I've been very hesitant to begin working with magic, it's something I've only just started to do. It has taken a lot of time decompressing my previous beliefs to get to this point. And it has taken quite some research to understand what magic is and how it works. It isn't separate from the natural world, it works with it. There is white magic and black magic, and plenty of grey magic in between. I want to be a good witch and am committed to only seeking and using white magic.
Others feel differently, and I understand why. You can still be a good person and use dark magic, there are scenarios. Being peaceful and being harmless are two different things. I am not beyond defending myself, but I will not use magic to do it. Others do and I get that. There are many Pagans, just like there are many Christians, etc, who do think that the ends justify the means when it comes to medical injections. Most people simply don't know and understand the history of vaccines and fetal research and/or avoid learning the details because it makes them uncomfortable.
But I have done the research, and I am very aware. From where I'm sitting, these kind of concoctions are no different from the darkest alchemy of the past. When the life of a human being, in its most helpless form, is sacrificed "for the greater good", as it is with vaccines, this is dark magic. That's how it works. If it happens in the laboratory instead of by a shaman, does it matter? Does it change the dark energy of what is being done? If it's not just superstition of the ages but instead modern science that somehow proves its efficacy, does that make us better than the ancients?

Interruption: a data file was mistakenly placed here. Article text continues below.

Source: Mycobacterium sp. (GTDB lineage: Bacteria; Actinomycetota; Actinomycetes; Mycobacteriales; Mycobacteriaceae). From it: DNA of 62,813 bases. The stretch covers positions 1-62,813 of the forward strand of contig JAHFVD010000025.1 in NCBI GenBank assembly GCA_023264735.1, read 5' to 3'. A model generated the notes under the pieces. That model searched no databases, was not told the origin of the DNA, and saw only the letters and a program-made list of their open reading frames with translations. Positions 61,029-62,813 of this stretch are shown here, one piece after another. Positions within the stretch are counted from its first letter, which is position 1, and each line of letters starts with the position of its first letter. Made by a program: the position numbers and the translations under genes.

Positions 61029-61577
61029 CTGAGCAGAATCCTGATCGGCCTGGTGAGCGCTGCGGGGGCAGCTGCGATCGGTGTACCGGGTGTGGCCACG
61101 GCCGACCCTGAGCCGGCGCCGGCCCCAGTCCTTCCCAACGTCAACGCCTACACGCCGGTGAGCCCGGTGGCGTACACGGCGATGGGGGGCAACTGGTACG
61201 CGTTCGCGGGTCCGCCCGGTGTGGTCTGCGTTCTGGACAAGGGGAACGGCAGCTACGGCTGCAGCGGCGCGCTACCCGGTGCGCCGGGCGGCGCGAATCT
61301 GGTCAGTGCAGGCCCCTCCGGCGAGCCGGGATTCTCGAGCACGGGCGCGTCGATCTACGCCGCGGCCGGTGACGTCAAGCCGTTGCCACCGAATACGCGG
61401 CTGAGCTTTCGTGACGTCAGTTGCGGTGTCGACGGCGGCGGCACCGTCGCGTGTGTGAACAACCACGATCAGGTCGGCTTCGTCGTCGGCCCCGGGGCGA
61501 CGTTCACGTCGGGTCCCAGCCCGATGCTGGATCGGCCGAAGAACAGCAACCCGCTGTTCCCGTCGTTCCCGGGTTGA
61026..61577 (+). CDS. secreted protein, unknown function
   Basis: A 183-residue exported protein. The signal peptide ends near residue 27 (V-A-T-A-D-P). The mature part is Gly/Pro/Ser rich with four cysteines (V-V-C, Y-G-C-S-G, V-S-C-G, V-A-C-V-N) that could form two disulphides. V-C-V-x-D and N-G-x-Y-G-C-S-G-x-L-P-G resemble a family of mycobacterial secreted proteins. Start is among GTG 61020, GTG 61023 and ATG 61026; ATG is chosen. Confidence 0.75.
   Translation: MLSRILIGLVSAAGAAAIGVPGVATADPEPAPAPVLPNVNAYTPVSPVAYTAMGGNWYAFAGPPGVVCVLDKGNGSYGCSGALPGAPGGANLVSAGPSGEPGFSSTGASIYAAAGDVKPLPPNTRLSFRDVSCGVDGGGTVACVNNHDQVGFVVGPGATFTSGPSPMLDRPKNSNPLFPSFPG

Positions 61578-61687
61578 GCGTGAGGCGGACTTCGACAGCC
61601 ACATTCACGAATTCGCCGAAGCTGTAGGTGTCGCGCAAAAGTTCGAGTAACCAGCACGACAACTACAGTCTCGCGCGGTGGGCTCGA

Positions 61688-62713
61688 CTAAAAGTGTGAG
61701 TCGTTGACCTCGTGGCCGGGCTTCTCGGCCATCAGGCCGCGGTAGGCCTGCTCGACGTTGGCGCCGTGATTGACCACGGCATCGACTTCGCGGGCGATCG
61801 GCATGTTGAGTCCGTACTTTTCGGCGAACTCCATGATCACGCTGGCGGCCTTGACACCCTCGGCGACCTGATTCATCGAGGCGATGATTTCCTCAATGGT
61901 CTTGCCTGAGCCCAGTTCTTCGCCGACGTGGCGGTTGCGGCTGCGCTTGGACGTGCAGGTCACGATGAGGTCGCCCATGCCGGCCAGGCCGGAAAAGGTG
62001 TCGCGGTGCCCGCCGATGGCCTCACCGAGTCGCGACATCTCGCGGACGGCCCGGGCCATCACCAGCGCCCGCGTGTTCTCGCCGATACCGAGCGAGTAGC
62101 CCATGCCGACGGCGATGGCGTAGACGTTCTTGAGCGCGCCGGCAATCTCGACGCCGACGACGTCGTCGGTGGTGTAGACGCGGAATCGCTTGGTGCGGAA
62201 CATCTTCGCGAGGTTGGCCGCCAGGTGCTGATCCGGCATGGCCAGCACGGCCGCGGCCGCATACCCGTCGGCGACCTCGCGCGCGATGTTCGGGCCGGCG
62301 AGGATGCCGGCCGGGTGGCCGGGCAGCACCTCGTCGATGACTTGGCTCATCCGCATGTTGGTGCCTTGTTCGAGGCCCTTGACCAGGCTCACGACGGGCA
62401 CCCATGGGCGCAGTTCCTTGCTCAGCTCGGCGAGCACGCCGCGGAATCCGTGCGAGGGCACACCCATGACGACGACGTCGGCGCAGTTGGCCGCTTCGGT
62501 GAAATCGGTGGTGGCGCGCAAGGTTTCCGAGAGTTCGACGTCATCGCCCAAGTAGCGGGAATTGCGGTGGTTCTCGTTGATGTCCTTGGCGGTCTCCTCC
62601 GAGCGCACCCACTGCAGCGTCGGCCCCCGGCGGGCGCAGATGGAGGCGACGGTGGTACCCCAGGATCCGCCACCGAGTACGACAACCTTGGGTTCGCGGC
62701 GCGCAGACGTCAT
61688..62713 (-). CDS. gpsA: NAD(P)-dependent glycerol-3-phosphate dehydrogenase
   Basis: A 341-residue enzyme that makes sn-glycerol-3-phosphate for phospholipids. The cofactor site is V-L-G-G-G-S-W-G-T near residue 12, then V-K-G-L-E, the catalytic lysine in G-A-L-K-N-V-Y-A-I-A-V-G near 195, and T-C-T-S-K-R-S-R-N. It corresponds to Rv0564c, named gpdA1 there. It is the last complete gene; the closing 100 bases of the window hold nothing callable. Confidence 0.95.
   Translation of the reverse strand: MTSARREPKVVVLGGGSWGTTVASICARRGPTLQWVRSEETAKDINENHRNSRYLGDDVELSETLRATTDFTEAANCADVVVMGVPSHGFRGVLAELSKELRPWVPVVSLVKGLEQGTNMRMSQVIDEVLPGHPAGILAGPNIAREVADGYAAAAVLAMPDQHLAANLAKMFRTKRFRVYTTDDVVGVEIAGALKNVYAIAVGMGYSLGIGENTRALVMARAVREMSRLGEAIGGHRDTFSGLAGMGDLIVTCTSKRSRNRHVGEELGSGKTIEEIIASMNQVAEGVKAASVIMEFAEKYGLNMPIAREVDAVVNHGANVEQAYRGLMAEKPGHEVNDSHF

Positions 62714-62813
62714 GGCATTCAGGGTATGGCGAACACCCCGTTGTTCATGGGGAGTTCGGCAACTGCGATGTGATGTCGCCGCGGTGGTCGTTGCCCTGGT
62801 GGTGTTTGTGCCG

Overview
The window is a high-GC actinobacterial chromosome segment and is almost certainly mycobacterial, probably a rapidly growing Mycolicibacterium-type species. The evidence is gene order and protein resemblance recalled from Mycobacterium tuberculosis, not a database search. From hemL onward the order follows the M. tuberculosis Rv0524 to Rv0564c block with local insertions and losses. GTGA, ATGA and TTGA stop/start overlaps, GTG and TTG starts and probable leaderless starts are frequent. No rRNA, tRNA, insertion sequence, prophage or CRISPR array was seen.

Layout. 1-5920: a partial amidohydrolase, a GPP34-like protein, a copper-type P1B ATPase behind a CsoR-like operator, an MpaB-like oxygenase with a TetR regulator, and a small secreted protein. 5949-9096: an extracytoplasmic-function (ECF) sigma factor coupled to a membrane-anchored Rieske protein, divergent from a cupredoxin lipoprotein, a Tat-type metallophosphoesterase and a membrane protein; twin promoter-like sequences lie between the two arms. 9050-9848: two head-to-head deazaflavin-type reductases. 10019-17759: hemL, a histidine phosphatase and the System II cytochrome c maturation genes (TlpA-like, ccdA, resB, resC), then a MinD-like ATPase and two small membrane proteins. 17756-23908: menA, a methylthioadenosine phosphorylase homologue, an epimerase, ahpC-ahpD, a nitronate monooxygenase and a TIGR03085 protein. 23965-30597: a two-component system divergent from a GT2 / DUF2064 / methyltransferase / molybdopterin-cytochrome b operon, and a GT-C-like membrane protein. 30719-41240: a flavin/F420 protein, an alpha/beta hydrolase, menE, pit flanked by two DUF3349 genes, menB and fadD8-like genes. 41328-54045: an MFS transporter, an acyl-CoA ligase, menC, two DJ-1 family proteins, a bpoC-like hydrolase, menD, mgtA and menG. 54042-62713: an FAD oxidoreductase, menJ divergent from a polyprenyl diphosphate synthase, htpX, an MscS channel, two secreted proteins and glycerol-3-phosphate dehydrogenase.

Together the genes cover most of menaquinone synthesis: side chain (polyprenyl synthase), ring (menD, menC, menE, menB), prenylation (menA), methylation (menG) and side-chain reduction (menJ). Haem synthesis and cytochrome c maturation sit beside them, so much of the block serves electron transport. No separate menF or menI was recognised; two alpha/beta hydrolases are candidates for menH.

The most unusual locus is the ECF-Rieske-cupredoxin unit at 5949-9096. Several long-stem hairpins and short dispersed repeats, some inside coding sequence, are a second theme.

To be sure, I have plenty of other reasons I am concerned about vaccines. There has been vaccine injuries in my family, there has been censorship of extremely qualified medical personnel, and there are other data points I might look to. There is the issue of personal freedom. The ethical conviction that individuals should have autonomy over their own bodies. I am extremely against any mandatory medical procedure, and shame on anyone who refuses to learn from the Nuremberg trials after what happened in World War II.
But at the end of the day, given the option between a personal exemption or a religious one, I chose religious. I want no part in dark magic, especially when it harms innocent children.